So they send me the dub on “Behind Closed Doors.” I said, “Geez, I love this song and would love to work with you but we’re not in the country business. But I think I can help. I’ll be happy to sign you to William Morris.”
We had television, we had all the little things you never had at a little, independent company. So they sent in an agreement, a three-year contract. They said they were coming to L.A. and would bring it to me. It just so happened that when they came to L.A., I happened to be out of town. So they still tell the story about Charlie and his manager walking down the halls of William Morris, calling my name out, “Where’s Dick Alen? We’ve got the papers for him!”
Of course, “Behind Closed Doors” went on to become a huge record and Rich became a huge country act. So I go to the powers that be at William Morris and say, “Hey, you know, this Nashville is getting bigger and bigger. Let’s open up an outpost in Nashville.”
They investigated, decided to do it and it was pretty quickly done, although I was handling Charlie for about a year from California. We wind up buying the Bob Neal Agency and that’s the start of major agencies being in Nashville.
Any other stories?
Sure, there’s the story about how we got into the Latin business.
I was flying to Chile, to the Viña del Mar Festival. I’m with a number of artists we have on the show and we land in Santiago. And the tarmac is just black with people. I mean, it was scary.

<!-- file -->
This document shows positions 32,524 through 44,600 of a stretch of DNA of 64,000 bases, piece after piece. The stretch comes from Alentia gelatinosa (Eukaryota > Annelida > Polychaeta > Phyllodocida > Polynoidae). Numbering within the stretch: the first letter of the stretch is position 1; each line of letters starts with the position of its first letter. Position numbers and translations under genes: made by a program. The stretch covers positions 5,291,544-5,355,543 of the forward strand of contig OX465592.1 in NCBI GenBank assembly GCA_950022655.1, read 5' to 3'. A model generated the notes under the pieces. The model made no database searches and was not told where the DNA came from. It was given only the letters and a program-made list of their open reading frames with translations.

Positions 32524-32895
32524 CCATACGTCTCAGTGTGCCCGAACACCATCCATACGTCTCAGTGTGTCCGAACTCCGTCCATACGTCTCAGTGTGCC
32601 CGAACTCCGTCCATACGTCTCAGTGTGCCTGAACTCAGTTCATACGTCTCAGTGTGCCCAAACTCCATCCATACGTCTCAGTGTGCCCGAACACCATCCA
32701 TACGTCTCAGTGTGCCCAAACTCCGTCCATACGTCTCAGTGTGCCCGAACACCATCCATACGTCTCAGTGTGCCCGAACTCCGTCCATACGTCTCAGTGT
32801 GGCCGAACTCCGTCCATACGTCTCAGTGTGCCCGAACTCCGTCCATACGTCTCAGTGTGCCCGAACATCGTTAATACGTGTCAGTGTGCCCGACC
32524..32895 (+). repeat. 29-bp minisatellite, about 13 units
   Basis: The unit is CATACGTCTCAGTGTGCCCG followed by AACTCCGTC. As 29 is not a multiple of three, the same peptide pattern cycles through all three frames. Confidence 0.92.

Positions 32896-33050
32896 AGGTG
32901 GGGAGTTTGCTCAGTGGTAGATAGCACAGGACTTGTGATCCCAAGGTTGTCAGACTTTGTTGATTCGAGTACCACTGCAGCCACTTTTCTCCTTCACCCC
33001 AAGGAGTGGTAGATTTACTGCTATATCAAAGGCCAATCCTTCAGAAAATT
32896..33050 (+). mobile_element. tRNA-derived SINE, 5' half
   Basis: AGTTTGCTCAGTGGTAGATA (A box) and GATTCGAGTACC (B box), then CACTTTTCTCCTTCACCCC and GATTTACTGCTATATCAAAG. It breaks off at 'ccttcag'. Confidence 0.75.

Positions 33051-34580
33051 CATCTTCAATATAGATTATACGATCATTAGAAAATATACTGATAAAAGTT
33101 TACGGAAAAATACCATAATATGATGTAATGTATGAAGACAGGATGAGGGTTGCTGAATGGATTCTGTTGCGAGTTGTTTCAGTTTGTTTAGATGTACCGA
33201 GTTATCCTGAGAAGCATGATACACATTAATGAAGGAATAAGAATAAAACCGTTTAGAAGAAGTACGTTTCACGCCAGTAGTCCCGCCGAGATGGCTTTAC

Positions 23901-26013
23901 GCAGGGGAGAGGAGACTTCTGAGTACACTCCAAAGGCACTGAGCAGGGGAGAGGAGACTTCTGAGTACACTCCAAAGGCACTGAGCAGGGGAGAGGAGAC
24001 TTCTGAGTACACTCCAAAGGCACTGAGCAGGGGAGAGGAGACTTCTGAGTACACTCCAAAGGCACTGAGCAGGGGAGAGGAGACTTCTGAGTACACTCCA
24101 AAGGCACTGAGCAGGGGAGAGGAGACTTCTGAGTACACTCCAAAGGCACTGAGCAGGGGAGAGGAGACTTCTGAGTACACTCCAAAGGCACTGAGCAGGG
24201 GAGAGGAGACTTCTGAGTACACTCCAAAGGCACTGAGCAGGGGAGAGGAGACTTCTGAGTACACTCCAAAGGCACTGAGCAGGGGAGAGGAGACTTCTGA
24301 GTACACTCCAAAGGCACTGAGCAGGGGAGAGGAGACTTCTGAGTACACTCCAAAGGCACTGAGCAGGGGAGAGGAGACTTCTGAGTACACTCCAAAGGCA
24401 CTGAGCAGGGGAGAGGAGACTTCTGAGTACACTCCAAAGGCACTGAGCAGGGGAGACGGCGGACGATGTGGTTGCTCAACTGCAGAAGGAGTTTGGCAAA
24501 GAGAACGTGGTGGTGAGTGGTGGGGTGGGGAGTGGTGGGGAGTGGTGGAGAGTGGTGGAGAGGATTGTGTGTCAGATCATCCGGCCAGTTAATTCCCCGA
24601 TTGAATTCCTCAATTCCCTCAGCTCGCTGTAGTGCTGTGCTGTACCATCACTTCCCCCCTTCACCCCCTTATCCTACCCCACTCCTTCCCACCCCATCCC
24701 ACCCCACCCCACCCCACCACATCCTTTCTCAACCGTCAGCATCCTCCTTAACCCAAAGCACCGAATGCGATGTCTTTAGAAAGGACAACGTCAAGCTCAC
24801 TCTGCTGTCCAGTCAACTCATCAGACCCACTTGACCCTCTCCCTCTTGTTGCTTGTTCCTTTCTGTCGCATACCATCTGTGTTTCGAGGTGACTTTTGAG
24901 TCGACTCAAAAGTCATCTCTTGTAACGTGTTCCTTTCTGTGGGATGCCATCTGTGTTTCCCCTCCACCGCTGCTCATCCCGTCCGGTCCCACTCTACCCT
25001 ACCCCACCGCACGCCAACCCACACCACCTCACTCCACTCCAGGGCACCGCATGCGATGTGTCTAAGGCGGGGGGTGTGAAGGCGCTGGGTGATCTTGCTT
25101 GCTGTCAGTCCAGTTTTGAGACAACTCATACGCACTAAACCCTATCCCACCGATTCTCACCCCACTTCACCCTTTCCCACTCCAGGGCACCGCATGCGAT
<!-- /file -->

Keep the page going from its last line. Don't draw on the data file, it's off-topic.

I was with about two or three American artists who each thought the crowd was for them. And in those days you went down the ramp, not into the terminal. So everybody gets all spiffed up and walks down the steps and are completely ignored.
So I get to our record company man ask who they were all waiting for.
“They’re waiting for Julio.”
I say, “Julio who?”
He says, “Julio! Everybody knows Julio!”
I said, “Everybody may know him, but I don’t know who the hell you’re talking about.”
“Oh, it’s Julio Iglesias.”
I said, “These people are all here for Julio Iglesias and we’ve never heard of him in America?”
So, to make a long story short, I chased him down – it took me almost a year – and we make an agreement over the phone. We had met once or twice. I fly up to Montreal where he’s doing a series of dates, and we make an arrangement to be his agent. And I guess we were together for about 10 years.